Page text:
01/13/10 By Kirk Nurock
WHY REPLACE A CHORD WITH A SCALE?!
Excerpt from "20 Irreverent Essays and Exercises"
Scales are one of the most popular tools used in jazz soloing today. But why replace a chord with a scale?
Typically a player studies a published list of scales and modes that will work with a corresponding list of chord symbols. The belief seems to be it’s a quick route to harmonic accuracy, freeing the mind to be creative with notes that sound correct.
Now I agree scales can be helpful to the beginner, providing an accessible start for a year or two. But after that, I believe it ‘s time to leave these training wheels behind.
Most college and professional players are aware of the horizontal vs. the vertical. But they may not realize they’re trading one for the other. We need both.
Using a scale to replace a chord is like taking the highway over an interesting town rather than driving through it. It’s faster and easier but you miss all the people, buildings and trees.
Chords have dimension. They move in progressions. Good functional harmony has suspense, resolution and cadence. The 3rd and 7th are more vital than the other pitches; the upper structure provides "color tones" adding rubs and mystery. Fine voice-leading can carry a sense of grace, a sleight of hand or a witty reference to another style. And yes, all of this is available on linear instruments as well.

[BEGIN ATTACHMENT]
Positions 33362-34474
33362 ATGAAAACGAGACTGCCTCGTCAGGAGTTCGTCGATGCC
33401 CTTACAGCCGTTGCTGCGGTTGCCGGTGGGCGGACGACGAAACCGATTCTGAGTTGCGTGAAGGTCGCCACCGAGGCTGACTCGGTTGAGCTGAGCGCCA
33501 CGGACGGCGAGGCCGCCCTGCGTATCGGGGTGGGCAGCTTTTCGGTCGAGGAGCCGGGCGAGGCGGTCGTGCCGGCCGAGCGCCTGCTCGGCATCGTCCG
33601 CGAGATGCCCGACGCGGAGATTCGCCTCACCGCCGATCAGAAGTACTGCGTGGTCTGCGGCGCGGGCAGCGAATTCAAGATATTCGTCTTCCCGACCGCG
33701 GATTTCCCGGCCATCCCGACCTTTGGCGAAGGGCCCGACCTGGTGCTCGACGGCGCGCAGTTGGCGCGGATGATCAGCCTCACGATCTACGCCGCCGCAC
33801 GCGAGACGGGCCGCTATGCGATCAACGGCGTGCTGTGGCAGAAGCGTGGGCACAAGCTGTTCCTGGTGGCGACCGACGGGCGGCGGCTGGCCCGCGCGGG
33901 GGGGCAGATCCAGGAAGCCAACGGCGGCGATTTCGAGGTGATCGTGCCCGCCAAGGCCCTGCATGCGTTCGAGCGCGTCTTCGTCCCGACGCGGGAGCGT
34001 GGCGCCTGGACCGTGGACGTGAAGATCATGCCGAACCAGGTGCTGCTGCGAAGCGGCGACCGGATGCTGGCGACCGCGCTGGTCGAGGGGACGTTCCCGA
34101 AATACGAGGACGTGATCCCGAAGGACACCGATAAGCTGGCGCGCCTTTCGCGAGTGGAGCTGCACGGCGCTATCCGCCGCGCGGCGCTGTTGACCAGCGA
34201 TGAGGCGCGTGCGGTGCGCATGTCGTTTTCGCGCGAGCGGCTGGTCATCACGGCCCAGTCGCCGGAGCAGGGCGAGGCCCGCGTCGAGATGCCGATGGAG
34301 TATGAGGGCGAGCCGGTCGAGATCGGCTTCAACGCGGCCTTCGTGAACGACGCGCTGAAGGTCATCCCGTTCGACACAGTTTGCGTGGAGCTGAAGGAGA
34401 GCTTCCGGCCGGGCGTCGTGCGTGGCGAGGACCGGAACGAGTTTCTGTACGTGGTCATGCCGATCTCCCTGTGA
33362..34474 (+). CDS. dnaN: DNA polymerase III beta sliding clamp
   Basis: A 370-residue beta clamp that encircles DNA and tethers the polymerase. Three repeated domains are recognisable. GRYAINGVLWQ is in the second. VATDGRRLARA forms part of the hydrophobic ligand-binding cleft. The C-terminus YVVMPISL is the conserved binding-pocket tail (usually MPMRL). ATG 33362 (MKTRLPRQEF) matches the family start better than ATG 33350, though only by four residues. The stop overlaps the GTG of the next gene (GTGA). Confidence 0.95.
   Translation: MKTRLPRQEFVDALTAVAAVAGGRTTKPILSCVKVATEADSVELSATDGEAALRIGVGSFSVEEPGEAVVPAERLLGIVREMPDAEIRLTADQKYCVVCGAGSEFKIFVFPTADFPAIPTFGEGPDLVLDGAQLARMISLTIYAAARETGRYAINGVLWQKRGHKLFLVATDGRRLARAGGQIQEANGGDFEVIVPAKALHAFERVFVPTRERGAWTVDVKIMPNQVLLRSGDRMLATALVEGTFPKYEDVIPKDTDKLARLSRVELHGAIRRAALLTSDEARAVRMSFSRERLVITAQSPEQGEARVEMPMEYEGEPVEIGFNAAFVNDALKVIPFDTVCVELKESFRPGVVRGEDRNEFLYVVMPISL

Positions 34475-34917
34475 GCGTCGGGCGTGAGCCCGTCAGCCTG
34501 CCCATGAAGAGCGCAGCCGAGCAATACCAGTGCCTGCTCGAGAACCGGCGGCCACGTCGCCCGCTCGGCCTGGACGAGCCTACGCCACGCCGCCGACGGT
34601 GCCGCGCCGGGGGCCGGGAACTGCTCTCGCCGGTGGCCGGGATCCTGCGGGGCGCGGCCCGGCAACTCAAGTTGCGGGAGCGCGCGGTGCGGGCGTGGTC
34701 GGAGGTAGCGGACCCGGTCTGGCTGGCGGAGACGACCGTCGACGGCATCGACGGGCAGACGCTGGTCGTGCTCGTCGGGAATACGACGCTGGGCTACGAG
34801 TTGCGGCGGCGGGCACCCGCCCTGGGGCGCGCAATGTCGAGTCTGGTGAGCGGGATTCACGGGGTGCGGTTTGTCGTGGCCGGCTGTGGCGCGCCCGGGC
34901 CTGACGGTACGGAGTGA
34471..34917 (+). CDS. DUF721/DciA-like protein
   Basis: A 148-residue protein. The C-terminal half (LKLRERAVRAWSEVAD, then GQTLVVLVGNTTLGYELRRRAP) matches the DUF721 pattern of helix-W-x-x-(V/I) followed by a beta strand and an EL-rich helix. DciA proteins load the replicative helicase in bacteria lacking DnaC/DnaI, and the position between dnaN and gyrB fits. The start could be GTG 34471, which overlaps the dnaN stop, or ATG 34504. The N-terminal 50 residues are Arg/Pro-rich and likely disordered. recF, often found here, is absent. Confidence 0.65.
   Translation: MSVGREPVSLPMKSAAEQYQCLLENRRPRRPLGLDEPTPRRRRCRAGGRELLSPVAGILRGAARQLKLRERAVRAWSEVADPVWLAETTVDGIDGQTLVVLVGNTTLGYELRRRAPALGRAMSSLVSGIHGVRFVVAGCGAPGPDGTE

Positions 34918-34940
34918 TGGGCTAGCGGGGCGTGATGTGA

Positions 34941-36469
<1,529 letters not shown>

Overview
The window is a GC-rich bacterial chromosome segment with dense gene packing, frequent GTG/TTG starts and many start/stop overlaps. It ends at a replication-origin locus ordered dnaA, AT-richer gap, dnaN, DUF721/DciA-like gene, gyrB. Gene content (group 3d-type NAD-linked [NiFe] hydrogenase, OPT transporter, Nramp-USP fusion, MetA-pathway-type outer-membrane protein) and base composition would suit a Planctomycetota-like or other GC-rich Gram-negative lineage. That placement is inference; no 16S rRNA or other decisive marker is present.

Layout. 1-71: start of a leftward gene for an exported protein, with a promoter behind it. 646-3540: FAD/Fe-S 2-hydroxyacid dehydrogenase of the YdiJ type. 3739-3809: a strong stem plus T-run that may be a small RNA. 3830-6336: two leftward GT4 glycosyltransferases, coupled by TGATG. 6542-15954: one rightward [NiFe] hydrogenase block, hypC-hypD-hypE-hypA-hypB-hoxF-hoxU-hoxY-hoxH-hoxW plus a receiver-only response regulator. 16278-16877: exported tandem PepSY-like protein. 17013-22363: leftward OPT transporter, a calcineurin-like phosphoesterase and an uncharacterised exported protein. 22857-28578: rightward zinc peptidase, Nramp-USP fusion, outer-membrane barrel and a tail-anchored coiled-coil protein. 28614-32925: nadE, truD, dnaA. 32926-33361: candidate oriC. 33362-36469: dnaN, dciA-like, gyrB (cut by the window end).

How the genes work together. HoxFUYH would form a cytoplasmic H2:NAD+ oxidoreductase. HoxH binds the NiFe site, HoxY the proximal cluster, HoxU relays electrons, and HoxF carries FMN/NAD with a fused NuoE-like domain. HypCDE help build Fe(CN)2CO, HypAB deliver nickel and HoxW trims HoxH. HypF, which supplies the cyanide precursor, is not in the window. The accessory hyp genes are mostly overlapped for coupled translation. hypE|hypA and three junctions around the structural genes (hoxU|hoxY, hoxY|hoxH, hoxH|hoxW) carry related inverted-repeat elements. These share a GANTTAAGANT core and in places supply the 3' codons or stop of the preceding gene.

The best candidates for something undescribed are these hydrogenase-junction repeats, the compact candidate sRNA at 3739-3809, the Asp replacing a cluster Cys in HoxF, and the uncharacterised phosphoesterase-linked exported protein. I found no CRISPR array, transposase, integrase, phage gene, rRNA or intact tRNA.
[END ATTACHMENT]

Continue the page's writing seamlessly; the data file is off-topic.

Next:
But a scale is simply a row of pitches. They’re equally important, unrelated to the previous or next scale, and they imply no voice-leading whatsoever. The use of scales evades the chordal essence, glossing over the very harmonies that attracted us in the first place.
If that weren’t enough... even a lay jazz fan can point out that certain solos "sound like a bunch of scales." How many times have you had the sense that a player was showing off the clever scales and patterns they’d been practicing for years?
From a certain viewpoint, this isn’t even improvising. It’s re-shuffling a collection of licks and lines, formed in advance and pre-polished. Does that sound like improvising to you?
Same coin, other side... An equally misguided process is using the name of a mode to express a chord. Modal music creates a whole different harmonic terrain--beautiful unto itself, refreshing precisely because it does not sound like functional harmony.
Players would better understand unity in a composition by sticking with the proper nomenclature: